stony seed inside a fleshy covering (for example. cherry and peach).
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In botany, a drupe (or stone fruit) is an indehiscent fruit in which an outer fleshy part (exocarp, or skin; and mesocarp, or flesh) surrounds a single shell (the pit, stone, or pyrene) of hardened endocarp with a seed (kernel) inside. These fruits usually develop from a single carpel, and mostly from flowers with superior ovaries (polypyrenous drupes are exceptions). The definitive characteristic of a drupe is that the hard, "lignified" stone (or pit) is derived from the ovary wall of the flower—in an aggregate fruit composed of small, individual drupes (such as a raspberry), each individual is termed a drupelet and may together form a botanic berry.
Other fleshy fruits may have a stony enclosure that comes from the seed coat surrounding the seed, but such fruits are not drupes.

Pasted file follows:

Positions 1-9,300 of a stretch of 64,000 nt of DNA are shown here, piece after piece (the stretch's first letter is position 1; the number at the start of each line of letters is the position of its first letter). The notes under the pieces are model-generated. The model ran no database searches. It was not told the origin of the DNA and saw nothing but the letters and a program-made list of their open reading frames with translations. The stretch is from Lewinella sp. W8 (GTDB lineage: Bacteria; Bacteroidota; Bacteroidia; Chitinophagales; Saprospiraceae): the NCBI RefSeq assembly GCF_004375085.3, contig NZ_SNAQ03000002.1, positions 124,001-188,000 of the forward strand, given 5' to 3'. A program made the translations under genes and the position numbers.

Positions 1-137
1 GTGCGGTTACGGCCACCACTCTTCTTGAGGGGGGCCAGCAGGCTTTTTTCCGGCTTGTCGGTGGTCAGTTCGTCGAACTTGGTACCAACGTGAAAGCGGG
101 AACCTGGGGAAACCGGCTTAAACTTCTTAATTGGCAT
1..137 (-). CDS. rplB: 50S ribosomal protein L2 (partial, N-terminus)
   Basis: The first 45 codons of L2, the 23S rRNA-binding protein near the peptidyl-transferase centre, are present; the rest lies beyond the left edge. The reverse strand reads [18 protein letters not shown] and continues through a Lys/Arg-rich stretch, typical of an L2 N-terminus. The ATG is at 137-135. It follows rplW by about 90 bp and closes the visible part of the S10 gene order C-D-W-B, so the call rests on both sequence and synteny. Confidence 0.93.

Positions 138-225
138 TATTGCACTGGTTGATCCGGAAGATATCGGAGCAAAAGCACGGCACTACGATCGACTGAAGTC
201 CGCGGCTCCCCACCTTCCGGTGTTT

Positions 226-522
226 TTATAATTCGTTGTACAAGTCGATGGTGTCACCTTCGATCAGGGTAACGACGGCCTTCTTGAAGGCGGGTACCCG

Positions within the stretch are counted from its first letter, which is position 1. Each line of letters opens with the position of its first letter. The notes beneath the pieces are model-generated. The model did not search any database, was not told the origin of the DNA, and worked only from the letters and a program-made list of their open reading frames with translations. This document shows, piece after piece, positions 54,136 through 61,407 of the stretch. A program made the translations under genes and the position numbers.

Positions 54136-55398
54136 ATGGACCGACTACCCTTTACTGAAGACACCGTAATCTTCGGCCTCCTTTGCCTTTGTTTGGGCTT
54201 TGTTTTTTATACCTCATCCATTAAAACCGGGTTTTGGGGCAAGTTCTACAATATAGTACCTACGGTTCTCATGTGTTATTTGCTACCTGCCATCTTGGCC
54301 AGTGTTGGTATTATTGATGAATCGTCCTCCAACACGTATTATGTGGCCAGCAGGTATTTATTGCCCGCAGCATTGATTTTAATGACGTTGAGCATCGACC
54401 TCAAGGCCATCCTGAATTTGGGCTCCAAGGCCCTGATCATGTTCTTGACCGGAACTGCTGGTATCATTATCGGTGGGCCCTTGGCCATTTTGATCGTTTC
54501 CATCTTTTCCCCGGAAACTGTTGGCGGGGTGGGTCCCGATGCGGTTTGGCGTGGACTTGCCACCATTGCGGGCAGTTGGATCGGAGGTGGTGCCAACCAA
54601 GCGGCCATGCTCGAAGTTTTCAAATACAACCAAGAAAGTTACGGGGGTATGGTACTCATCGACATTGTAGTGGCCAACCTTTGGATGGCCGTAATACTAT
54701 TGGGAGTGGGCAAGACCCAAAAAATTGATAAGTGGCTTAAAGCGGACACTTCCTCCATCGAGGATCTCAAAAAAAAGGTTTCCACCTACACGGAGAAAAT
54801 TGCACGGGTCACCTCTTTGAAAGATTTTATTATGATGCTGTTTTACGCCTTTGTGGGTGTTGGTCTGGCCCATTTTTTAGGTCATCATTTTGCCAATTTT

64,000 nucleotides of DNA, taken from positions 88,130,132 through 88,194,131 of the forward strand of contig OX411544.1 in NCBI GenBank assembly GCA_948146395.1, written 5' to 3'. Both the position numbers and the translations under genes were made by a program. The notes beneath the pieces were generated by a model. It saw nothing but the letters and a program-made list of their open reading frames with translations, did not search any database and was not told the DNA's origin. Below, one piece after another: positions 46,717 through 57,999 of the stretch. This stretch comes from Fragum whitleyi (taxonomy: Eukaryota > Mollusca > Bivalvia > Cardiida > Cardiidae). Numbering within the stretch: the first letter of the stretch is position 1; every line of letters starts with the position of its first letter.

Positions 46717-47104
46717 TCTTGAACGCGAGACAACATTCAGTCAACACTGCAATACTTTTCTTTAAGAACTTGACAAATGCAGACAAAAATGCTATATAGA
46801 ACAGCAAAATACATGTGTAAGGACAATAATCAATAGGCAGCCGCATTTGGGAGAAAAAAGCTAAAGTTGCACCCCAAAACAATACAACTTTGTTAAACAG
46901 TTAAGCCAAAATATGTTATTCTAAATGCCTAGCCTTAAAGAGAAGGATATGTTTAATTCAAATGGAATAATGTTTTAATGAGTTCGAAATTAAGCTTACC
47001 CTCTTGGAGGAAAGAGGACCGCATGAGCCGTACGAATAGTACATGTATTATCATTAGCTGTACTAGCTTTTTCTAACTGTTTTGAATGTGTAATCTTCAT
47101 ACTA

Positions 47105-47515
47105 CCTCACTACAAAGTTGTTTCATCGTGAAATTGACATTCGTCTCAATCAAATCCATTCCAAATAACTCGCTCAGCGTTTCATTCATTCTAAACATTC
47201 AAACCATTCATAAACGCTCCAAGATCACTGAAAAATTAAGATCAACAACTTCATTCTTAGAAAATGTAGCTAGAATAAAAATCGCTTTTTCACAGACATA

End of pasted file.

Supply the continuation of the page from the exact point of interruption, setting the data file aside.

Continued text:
Some flowering plants that produce drupes are: coffee, jujube, mango, olive, most palms (including açaí, date, sabal, coconut and oil palms), pistachio, white sapote, cashew, and all members of the genus Prunus, including the almond (in which the mesocarp is somewhat leathery), apricot, cherry, damson, nectarine, peach, and plum.
The term drupaceous is applied to a fruit which has the structure and texture of a drupe, but which does not precisely fit the definition of a drupe.